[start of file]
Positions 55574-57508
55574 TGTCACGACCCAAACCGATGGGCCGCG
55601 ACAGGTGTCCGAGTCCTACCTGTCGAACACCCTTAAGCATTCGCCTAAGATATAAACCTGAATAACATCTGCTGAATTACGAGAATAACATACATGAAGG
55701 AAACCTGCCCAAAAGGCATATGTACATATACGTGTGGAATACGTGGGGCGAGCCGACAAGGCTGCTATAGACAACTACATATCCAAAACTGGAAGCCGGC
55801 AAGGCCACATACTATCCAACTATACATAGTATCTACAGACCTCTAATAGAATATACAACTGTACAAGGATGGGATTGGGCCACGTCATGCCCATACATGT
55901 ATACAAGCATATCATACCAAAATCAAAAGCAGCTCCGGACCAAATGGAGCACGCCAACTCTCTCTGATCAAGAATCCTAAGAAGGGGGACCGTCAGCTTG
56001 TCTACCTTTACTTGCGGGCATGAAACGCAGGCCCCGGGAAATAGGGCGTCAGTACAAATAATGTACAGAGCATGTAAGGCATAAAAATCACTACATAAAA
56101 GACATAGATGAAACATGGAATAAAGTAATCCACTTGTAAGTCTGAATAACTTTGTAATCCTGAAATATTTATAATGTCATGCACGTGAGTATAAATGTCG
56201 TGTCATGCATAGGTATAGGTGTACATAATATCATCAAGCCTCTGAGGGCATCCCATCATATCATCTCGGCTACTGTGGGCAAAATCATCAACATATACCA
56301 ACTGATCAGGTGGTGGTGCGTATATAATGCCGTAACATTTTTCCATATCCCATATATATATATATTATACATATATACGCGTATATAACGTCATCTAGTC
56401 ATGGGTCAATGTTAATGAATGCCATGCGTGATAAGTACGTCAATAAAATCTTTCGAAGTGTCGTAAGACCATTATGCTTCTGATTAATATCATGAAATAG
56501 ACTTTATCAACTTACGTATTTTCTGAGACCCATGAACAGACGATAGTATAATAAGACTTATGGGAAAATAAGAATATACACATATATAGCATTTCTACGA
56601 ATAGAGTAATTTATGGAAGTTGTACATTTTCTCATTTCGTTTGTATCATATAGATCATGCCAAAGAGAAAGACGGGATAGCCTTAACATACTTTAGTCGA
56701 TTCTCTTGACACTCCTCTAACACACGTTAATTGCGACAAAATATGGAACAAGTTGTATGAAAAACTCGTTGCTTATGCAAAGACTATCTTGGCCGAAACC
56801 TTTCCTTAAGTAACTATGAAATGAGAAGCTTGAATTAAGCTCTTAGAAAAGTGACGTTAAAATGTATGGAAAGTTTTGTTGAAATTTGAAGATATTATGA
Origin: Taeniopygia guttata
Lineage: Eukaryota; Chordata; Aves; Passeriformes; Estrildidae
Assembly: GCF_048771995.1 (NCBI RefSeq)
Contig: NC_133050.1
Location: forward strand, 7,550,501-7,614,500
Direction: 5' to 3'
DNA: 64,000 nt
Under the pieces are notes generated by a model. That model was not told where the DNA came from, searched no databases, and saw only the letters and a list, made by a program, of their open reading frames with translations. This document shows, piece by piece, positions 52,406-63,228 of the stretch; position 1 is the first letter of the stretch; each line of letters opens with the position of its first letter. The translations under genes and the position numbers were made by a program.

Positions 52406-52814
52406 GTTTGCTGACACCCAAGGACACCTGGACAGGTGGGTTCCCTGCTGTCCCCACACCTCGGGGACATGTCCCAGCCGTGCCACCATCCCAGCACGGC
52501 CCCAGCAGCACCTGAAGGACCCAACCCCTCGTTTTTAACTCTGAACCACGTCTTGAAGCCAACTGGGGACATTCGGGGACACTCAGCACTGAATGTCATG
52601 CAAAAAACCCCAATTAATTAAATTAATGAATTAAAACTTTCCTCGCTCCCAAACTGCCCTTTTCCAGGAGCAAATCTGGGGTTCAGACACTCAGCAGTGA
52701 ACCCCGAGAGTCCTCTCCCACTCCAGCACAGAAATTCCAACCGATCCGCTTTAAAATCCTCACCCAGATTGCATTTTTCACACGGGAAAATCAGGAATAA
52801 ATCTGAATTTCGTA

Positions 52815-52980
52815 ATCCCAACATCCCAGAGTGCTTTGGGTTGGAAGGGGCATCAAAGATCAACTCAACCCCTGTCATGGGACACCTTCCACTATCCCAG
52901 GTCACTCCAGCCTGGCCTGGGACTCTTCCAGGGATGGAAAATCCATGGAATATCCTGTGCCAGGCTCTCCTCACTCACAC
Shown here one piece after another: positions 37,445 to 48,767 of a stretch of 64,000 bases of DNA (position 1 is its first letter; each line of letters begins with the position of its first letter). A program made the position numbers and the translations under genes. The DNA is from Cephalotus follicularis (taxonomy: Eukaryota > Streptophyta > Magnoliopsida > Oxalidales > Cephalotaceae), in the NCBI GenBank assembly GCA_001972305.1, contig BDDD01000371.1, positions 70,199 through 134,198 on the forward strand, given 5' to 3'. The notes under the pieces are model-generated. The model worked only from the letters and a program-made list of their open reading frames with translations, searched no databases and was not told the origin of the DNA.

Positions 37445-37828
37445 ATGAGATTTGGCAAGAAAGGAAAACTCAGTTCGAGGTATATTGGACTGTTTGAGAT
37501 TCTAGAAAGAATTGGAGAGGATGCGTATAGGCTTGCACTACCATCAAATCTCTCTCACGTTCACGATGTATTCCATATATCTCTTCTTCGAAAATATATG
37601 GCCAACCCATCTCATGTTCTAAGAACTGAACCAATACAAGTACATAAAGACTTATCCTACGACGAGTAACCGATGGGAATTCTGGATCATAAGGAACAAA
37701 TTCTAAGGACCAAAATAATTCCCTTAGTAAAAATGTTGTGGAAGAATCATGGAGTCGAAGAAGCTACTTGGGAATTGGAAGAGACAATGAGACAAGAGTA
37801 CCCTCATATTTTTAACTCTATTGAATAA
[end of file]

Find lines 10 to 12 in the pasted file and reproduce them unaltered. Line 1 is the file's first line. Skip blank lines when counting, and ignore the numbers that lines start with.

56301 ACTGATCAGGTGGTGGTGCGTATATAATGCCGTAACATTTTTCCATATCCCATATATATATATATTATACATATATACGCGTATATAACGTCATCTAGTC
56401 ATGGGTCAATGTTAATGAATGCCATGCGTGATAAGTACGTCAATAAAATCTTTCGAAGTGTCGTAAGACCATTATGCTTCTGATTAATATCATGAAATAG
56501 ACTTTATCAACTTACGTATTTTCTGAGACCCATGAACAGACGATAGTATAATAAGACTTATGGGAAAATAAGAATATACACATATATAGCATTTCTACGA